Thursday, May 28, 2009


NHK is the national television station for Japan. Anyway, a couple weeks ago they had a day in dedication to themselves. I'm not really sure what the purpose behind the event was, whether anniversary or whatever. Regardless, I went with a group of people set on watching some fireworks. There was a stage occupied by various Jpop performers, and a tent full of NHK related stuff including news desks for people to sit at and get their picture taken, etc.

It's difficult to take good pictures of fireworks.

Anyway, my key fell out of my pocket while there (thus barring me from my apartment...), so I returned the next morning to look for it and ask the koban (police box) if they had it. They didn't. Regardless, I took some pictures of the port since I still had my camera on me.

A week or so later, I returned to the port-side park for a picnic. This date coincided with the seeing off of a Japanese Navy vessel:


Well the beginning of May was Golden Week, a time for vacation in Japan when a bunch of holidays occur concurrently or within a short period of each other. I got the 4-6th of May off, so it wasn't exactly a week for me. Anyway, during this time I went on a short day trip to Sasebo with a friend and his host family. Sasebo is a city about an hour and a half away from Nagasaki, but traffic was backed up on the way, so it took a little longer than that. The population is about 1/2 the size of Nagasaki. We went through the excessively long shopping strip, a park, and ate Sasebo burgers (which are burgers with all the toppings plus an egg). Delicious. Sasebo holds one of the U.S. Navy bases which, as I'm told, sells American food and has a Taco Bell. Despite the military base, it was still quite surprising to see so many foreigners there.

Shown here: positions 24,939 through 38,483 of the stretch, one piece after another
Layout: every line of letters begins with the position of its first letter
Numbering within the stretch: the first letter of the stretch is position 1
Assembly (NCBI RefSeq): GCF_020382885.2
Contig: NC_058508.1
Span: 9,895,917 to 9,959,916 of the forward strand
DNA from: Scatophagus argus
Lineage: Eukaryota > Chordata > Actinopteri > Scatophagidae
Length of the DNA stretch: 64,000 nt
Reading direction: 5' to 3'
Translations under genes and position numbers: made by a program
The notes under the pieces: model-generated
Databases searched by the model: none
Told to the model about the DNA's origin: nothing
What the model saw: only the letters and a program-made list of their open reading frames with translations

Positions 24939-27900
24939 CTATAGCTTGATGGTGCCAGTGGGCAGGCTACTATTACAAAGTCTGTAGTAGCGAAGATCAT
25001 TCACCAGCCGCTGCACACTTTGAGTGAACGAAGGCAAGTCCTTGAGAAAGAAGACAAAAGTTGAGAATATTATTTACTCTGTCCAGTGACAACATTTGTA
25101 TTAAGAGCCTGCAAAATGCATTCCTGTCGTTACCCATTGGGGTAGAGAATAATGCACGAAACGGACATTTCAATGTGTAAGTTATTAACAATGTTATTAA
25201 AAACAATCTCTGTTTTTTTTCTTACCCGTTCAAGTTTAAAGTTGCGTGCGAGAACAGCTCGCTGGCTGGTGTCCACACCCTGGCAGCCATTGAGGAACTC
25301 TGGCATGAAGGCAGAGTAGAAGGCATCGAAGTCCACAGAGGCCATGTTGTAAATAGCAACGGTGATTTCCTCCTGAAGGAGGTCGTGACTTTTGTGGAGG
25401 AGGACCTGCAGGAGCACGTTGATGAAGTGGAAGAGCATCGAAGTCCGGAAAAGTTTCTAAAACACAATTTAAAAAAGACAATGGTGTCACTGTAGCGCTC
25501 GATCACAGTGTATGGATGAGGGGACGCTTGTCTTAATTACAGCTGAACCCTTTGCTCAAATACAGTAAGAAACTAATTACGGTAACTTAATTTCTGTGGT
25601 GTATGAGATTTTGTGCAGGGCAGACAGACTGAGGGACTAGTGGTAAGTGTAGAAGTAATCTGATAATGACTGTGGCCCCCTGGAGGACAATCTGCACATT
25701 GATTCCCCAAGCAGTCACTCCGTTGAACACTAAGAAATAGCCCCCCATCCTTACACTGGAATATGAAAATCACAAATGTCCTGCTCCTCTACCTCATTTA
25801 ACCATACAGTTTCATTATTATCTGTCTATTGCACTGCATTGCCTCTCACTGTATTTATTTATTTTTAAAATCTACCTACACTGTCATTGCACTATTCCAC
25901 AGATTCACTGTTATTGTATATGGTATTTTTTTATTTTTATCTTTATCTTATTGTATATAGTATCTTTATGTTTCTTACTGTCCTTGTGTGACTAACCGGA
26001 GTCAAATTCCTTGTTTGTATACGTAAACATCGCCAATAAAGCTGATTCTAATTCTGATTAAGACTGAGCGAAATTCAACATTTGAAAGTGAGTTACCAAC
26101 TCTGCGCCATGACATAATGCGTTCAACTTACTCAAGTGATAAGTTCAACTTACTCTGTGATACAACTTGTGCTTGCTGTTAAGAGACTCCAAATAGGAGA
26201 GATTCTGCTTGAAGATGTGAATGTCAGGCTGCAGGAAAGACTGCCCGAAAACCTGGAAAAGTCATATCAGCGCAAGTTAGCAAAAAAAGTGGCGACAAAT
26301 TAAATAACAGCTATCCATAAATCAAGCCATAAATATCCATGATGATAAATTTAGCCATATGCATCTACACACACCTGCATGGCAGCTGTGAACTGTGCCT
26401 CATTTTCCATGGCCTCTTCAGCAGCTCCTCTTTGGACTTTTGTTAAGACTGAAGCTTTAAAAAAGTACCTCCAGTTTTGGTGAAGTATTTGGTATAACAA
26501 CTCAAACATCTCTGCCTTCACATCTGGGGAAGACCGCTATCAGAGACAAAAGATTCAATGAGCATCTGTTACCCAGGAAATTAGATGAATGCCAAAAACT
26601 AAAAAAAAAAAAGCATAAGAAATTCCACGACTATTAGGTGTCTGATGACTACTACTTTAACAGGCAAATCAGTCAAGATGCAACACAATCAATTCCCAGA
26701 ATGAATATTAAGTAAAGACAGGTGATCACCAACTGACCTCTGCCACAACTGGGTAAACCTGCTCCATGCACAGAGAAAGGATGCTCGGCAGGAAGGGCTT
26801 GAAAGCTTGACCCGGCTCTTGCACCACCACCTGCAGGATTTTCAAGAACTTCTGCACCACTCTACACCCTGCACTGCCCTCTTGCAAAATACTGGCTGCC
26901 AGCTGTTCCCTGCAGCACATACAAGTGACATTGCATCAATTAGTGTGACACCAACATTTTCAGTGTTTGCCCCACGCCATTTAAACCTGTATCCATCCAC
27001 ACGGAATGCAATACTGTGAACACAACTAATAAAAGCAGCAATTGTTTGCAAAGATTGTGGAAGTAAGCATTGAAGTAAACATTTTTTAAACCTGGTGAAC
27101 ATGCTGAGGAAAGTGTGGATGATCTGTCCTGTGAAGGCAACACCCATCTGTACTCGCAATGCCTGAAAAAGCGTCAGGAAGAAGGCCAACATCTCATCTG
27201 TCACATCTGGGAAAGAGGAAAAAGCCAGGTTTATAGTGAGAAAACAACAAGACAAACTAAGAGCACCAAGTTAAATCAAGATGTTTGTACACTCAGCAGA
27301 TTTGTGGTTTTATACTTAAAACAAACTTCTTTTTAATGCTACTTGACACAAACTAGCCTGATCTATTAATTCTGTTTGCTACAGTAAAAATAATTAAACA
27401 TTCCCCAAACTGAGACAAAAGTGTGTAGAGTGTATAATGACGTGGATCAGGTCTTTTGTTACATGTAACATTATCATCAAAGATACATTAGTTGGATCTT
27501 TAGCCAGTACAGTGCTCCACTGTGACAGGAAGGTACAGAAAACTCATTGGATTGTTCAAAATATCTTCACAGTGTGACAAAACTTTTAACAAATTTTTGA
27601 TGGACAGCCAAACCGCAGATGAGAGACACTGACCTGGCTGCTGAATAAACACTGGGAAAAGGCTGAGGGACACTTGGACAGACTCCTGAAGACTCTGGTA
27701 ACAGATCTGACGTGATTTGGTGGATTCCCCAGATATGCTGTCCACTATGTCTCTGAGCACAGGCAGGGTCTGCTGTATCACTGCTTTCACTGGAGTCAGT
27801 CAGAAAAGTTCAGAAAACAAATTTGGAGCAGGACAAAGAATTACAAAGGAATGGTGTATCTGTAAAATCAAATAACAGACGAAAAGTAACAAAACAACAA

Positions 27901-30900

Some pictures taken from the inside of a moving vehicle:

En route:

The shipyard:

Saturday, May 16, 2009


The end of April (23-27) was marked by the Nagasaki Tall Ships festival, which was the 10th anniversary of the festival. The purpose of this festival is to celebrate when Nagasaki's port was re-opened for international trade. Most of the sailboats were from Japan, but there were ones that travelled from Korea and Russia as well. The festival was accompanied by food stands, rides on the ships, and an extensive fireworks show. After dark, the ships were all lit up like giant Christmas trees. Below is the 海王丸 (Kaiwomaru), which is used for sea training.